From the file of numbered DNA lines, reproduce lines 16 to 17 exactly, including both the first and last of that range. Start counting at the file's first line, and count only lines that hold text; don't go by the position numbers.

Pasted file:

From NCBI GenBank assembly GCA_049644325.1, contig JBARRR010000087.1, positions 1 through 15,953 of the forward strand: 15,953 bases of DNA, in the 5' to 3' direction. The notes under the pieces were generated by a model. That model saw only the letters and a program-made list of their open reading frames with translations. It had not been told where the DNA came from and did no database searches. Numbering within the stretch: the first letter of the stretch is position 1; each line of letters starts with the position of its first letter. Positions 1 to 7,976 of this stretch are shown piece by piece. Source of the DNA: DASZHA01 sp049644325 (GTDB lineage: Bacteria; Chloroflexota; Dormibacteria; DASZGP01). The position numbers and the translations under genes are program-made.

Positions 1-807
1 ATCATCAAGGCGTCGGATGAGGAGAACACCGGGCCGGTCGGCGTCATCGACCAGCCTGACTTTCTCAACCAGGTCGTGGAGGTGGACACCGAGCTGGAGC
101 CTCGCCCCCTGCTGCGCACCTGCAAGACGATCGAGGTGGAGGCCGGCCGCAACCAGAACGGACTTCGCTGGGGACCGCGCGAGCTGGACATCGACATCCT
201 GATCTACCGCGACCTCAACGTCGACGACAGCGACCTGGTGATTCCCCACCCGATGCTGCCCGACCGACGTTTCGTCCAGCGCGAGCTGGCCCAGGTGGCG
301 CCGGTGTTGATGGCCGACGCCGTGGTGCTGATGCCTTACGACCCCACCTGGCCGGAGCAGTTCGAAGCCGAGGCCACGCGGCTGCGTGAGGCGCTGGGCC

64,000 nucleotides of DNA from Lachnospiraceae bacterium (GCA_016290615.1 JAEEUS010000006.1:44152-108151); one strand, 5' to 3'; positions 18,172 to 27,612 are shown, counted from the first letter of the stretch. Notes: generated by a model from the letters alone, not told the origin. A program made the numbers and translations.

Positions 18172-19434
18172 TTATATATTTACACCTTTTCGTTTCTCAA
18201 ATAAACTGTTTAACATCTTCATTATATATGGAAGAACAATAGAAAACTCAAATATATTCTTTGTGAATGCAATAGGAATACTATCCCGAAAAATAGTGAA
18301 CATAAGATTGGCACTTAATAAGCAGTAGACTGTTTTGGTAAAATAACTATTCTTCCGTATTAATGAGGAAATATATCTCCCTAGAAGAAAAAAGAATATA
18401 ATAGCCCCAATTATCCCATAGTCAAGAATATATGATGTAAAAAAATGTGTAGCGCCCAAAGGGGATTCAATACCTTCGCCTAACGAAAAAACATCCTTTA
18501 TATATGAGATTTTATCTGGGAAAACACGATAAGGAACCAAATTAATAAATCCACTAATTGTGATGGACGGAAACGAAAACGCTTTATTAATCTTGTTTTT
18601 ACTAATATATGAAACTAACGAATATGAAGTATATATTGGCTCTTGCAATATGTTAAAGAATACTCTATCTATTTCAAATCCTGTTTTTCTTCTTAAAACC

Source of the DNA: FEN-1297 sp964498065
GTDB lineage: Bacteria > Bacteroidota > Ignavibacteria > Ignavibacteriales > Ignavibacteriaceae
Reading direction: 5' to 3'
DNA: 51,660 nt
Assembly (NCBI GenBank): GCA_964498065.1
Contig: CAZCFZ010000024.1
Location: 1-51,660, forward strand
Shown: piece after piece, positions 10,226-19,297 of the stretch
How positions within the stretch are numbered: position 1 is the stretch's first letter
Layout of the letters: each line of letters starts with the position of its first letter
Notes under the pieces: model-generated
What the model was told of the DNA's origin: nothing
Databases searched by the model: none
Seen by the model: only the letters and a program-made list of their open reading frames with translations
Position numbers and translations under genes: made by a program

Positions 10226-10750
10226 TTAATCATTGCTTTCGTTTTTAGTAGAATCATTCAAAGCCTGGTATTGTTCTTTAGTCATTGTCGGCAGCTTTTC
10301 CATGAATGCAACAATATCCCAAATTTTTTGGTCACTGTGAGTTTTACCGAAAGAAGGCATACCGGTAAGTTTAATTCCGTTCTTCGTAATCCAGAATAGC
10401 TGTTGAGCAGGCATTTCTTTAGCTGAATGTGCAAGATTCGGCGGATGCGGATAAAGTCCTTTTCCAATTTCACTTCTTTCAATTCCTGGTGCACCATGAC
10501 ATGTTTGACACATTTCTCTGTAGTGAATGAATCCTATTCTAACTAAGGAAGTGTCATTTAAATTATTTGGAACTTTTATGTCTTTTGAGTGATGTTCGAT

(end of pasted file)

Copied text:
GTDB lineage: Bacteria > Bacteroidota > Ignavibacteria > Ignavibacteriales > Ignavibacteriaceae
Reading direction: 5' to 3'